So let's not worry about the Dollar against the Euro, let's worry about all of them together vs. gold – because we cannot make more gold by printing it, you can't make more gold by borrowing it.
IU: How do you view what is going on in the US economy?
Donald Luskin: Where we are right now – until some energy comes along to change it, is the US economy is neither in an expansion nor a contraction. The little slogan we've come up with when we communicate this to our clients is "expansionless recovery." That's a way of saying we're not in a recession anymore.
IU: And what sectors in this "expansionless recovery" are now prospective, apart from going into something like Pimco's MINT, which is basically like holding cash?
Donald Luskin: What was the best thing you could have done in the fixed-income market in the last two months? Buy Greek bonds. What's the best thing you could have done in the equity market in the last two months? Buy Greek bank stocks. So this is exactly what we're telling our clients. We're saying: "Any time the fire alarm goes off and there's a fire drill, go over and buy." And so that's the pattern: Not only do you not want to pay up for quality, you want to be bold and buy low quality at a discount.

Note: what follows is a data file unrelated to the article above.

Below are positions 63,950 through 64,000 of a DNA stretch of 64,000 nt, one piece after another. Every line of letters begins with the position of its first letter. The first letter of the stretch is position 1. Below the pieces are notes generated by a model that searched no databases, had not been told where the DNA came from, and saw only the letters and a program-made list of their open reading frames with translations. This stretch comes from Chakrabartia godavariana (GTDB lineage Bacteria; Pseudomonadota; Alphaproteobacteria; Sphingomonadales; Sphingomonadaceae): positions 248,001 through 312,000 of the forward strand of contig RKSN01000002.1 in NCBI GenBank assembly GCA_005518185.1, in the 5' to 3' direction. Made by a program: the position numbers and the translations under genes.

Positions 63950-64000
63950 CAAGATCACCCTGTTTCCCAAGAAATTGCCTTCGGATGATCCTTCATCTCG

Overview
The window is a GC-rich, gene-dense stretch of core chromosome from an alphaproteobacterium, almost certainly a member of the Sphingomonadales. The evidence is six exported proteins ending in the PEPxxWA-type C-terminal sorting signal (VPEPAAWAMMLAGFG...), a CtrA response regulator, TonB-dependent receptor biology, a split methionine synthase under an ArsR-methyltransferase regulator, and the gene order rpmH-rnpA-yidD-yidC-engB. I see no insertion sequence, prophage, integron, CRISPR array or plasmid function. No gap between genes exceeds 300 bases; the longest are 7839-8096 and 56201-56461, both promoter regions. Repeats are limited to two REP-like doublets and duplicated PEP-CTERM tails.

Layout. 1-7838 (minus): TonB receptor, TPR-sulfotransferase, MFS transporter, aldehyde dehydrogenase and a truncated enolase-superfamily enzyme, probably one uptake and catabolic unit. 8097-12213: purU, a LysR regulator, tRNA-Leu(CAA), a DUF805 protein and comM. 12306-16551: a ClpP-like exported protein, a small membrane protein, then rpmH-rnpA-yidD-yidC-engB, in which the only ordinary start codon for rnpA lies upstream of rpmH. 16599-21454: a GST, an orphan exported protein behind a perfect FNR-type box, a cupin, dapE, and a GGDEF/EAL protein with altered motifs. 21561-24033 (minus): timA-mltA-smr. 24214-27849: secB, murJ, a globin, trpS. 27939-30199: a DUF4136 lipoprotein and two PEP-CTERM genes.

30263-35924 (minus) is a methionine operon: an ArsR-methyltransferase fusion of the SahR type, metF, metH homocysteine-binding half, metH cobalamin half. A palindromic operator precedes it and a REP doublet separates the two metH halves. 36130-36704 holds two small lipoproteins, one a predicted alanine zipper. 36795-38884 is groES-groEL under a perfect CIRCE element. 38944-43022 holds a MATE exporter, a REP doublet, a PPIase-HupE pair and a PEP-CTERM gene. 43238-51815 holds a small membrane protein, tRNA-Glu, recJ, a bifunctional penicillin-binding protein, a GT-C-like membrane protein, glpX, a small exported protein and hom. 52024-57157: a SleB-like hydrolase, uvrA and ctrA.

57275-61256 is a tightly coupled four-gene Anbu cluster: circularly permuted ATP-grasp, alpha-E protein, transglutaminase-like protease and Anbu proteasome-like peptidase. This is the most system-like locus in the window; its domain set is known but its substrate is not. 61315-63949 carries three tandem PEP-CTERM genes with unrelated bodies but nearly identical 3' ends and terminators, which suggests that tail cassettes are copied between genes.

IU: If you're saying "risk-on" even in the fixed-income market, even longer out on the yield curve, then you see deflation more than inflation now, right?
Donald Luskin: It doesn't take a genius to look around in the world and see that if left to our own devices, we'd be in a deflationary situation.
However, because of his studies of the Depression, Ben Bernanke is very sensitive to deflation. He loathes deflation the way Paul Volcker loathed inflation. Volcker showed us in the '70s and '80s that the way to fight inflation was with deflation. And Bernanke, if necessary, will show us that the way to fight deflation is with inflation. So the more kinds of deflation you see, the more you can be sure you'll end up with inflation.
IU: So you do see inflation over the long term?
Donald Luskin: If your test is when inflation will show up in something like the consumer price index, you might have to wait a long time for that, because of how big and complex that index is and how long it takes for signals to filter through a big, complex economy like ours.